Why We Do Evangelism: What Does Hell Have to Do with It?

John ArmstrongEvangelism, Theology

In the recent debates about hell, stirred by the book Love Wins and the various blogs, articles and books now written in response to Rob Bell, I have heard many rather ridiculous arguments and statements on every side of this debate. At some point I may say more but there is one argument I want to take up today that I’ve heard all my life and find completely lacking in biblical evidence.

hell The argument goes like this—if people are lost eternally without consciously knowing and hearing about Jesus then if we remove this doctrinal point, namely that they must “hear” or they will burn in hell forever, we destroy the/a primary motive for our doing evangelism. My point here is not to open Pandora’s Box about the destiny of the un-evangelized but rather to ask a simple question: “Is this motive about saving people from hell who have not heard really a necessary and biblically given motive for evangelism?” So far as I can tell it is not.

To ask the question in another way, “Why should we take evangelism seriously?”

1. Because of the commission Christ gave to his church; that is the mandate he gave to all of us as members of the body of Christ. Matthew 28:18-20 says this commission is rooted in the “authority” of Jesus. The primary reason the church ought to go and make disciples is because Jesus told us to do so. If we love Jesus then we want to do what he tells us to do. If that is not motive enough something is desperately wrong in our understanding of Jesus and his love.

Evangelism is not the last step in making disciples but rather the first. We cannot “make disciples” unless people hear the good news and believe it. Jesus calls people us all into life-transforming relationship with him and his followers (i.e. the church). He does this through a message that must be shared (preached/proclaimed) with people. Simply put, Jesus tells us directly and indirectly that the church is to spread the good news. But note carefully—it is the church holistically that spreads the good news. Not every single Christian is an evangelist. But every single Christian shares in the work of evangelism as part of the mission of Jesus, namely by being a vital part of his church on earth. This is at the heart of a missional understanding of the church and the Trinity.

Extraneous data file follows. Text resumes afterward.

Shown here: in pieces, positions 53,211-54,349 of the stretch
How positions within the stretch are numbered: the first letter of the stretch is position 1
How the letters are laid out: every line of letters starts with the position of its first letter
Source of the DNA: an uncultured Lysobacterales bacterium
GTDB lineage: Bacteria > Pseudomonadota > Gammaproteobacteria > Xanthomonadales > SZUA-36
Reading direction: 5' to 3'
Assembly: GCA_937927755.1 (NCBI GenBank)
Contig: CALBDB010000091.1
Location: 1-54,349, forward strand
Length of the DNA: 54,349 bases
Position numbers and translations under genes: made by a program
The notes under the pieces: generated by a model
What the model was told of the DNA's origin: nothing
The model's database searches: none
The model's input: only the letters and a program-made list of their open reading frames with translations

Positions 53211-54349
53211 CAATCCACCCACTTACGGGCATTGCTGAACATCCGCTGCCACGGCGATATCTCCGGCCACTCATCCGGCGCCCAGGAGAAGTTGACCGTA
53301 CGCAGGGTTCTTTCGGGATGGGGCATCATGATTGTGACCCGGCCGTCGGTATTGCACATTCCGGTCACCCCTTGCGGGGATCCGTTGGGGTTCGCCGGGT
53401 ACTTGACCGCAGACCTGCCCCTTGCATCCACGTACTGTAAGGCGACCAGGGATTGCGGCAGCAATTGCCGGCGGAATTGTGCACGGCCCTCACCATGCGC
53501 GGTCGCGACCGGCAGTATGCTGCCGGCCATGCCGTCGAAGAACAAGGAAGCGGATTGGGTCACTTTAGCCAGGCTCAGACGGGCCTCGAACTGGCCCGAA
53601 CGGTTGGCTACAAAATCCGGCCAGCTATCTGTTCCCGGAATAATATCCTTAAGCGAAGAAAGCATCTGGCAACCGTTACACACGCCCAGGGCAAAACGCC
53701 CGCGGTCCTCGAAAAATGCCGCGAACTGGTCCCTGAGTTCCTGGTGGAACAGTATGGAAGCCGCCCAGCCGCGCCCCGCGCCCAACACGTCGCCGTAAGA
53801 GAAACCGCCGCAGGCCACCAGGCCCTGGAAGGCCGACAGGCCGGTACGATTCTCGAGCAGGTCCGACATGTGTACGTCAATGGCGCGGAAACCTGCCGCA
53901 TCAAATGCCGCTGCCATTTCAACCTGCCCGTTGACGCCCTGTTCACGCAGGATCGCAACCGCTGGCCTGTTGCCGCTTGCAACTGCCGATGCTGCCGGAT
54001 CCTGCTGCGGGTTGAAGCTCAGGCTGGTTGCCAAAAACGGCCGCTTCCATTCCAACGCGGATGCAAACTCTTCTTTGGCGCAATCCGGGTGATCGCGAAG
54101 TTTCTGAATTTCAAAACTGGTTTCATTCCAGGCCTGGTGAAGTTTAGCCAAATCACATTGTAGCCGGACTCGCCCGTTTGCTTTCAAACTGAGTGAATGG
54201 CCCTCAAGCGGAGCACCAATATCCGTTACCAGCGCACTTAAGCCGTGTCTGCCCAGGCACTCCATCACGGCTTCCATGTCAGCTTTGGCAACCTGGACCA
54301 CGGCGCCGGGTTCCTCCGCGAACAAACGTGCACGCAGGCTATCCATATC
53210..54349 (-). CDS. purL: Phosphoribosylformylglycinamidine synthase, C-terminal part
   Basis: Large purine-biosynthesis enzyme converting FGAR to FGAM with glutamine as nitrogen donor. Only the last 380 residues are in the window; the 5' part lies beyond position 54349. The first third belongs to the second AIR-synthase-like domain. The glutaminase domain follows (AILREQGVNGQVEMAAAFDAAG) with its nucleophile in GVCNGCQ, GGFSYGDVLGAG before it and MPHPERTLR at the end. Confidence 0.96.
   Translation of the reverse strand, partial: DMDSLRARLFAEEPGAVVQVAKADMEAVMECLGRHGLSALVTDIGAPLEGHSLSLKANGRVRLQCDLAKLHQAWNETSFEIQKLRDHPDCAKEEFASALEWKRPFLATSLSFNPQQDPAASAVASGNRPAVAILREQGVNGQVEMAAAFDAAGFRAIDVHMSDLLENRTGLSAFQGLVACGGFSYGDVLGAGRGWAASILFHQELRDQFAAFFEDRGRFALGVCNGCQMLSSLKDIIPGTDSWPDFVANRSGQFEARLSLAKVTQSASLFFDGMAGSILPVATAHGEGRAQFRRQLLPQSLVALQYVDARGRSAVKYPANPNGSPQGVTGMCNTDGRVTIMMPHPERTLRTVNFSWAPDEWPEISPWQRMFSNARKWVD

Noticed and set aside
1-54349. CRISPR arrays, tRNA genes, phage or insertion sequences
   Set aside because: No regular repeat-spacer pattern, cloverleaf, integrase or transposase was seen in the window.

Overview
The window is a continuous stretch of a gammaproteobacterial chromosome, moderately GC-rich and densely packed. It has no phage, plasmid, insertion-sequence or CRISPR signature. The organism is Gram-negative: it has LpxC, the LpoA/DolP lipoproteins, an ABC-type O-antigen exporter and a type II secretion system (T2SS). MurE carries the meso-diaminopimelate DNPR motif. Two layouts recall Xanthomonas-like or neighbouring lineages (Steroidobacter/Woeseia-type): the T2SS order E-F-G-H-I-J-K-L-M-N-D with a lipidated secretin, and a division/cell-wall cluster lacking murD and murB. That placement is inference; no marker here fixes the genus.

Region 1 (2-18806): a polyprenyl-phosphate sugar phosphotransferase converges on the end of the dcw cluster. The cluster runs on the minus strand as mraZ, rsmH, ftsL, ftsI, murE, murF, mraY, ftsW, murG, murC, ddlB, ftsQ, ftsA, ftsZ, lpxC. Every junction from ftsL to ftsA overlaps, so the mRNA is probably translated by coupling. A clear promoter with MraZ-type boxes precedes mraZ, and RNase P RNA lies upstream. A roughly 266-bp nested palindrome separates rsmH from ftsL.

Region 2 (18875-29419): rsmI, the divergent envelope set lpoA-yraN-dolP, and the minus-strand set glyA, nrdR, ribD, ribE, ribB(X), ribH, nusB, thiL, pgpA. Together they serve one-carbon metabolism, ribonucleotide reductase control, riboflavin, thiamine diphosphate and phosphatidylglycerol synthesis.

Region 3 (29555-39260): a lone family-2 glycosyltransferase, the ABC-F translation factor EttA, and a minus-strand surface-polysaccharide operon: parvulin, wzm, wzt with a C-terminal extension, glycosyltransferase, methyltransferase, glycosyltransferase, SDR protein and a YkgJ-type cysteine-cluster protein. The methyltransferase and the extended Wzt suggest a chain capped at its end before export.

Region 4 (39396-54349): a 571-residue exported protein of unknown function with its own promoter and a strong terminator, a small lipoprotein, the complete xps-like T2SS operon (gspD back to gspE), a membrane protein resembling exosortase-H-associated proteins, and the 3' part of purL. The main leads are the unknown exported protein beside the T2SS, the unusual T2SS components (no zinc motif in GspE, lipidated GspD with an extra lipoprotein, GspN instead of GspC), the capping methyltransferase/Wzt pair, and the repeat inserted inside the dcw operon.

2. If we keep this gospel message to ourselves then we fail to share  the most power life-giving message that brings meaning to life now through forgiveness and positive hope for eternity to come. Is sharing this news an act of love? How does the love of Christ actually inform our personal and collective actions in this regard?

3. Playing off number two above I believe one of the most loving things that we can ever do, if not the most loving, is to share this good news with needy and broken people. There are many things that we can and should do so that we truly love our neighbors as we love ourselves but for the Christian evangelism has to be very high on the list of things we do when we love our neighbor.

We should collectively and personally ask God to give us a passion for the spiritual welfare of others. We should pray for a longing to extend his kingdom (reign of grace) into the lives of all people everywhere. This starts right where you and I live. And it extends to all people everywhere according to the New Testament (cf. Revelation 5:6-10).

The desire of God’s heart is to seek and to find the lost, as we saw yesterday. We act in accord with God’s seeking heart when we join him in seeking for the lost. This is THE motive for evangelism. And if understood and correctly taught it will motivate people to evangelism.

But where, I must ask again, does hell come into this picture? Jesus warned about judgment and hell for sure but nowhere can I find him telling his disciples “You must now go tell everyone this message or they will die and go to hell because you failed to do this work.” This is a huge deduction. It is a powerful leap from one category to another. It is common but it needs to be challenged.

I have personally known two missionaries who went overseas to preach the gospel driven by this sense of obligation that they had to go or they would answer for those who perished without them going and warning them about hell. They spoke graphically of multitudes plunging into hell unless they went and preached. It was convicting stuff when I was a young minister. But I’ve always wondered about this appeal, especially the logic and motive behind what they appealed to in these stories.

Sadly, both these missionaries left the field and their wives. Both gave up the mission and quit. I’ve lost track of them both.

I am not saying they quit their mission because they believed this way about hell as a motive for doing evangelism but it makes me wonder. I am sure of this—you cannot sustain, at least in a healthy emotional and spiritual way, the logic and fear bound up with this kind of appeal. It is not plainly biblical and it is clearly not healthy.